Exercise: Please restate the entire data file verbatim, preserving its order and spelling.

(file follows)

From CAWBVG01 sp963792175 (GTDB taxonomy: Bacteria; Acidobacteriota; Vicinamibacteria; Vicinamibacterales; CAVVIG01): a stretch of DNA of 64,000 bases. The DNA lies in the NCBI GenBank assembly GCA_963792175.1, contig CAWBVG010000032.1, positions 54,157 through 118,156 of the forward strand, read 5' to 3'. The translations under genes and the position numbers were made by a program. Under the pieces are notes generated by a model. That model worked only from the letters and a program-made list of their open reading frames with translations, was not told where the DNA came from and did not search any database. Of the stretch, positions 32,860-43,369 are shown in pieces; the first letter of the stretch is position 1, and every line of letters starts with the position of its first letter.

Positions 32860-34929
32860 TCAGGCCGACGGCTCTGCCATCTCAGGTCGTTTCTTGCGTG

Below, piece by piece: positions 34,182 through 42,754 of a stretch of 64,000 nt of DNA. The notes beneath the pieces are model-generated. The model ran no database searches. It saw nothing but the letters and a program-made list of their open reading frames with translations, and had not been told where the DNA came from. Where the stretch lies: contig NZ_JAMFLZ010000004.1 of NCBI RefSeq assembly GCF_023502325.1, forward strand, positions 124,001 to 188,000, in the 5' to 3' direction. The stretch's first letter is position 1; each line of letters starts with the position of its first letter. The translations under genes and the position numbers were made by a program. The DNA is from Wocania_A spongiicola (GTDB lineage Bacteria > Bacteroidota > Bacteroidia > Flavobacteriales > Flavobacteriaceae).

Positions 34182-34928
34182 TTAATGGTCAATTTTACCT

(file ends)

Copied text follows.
From CAWBVG01 sp963792175 (GTDB taxonomy: Bacteria; Acidobacteriota; Vicinamibacteria; Vicinamibacterales; CAVVIG01): a stretch of DNA of 64,000 bases. The DNA lies in the NCBI GenBank assembly GCA_963792175.1, contig CAWBVG010000032.1, positions 54,157 through 118,156 of the forward strand, read 5' to 3'. The translations under genes and the position numbers were made by a program. Under the pieces are notes generated by a model. That model worked only from the letters and a program-made list of their open reading frames with translations, was not told where the DNA came from and did not search any database. Of the stretch, positions 32,860-43,369 are shown in pieces; the first letter of the stretch is position 1, and every line of letters starts with the position of its first letter.

Positions 32860-34929
32860 TCAGGCCGACGGCTCTGCCATCTCAGGTCGTTTCTTGCGTG

Below, piece by piece: positions 34,182 through 42,754 of a stretch of 64,000 nt of DNA. The notes beneath the pieces are model-generated. The model ran no database searches. It saw nothing but the letters and a program-made list of their open reading frames with translations, and had not been told where the DNA came from. Where the stretch lies: contig NZ_JAMFLZ010000004.1 of NCBI RefSeq assembly GCF_023502325.1, forward strand, positions 124,001 to 188,000, in the 5' to 3' direction. The stretch's first letter is position 1; each line of letters starts with the position of its first letter. The translations under genes and the position numbers were made by a program. The DNA is from Wocania_A spongiicola (GTDB lineage Bacteria > Bacteroidota > Bacteroidia > Flavobacteriales > Flavobacteriaceae).

Positions 34182-34928
34182 TTAATGGTCAATTTTACCT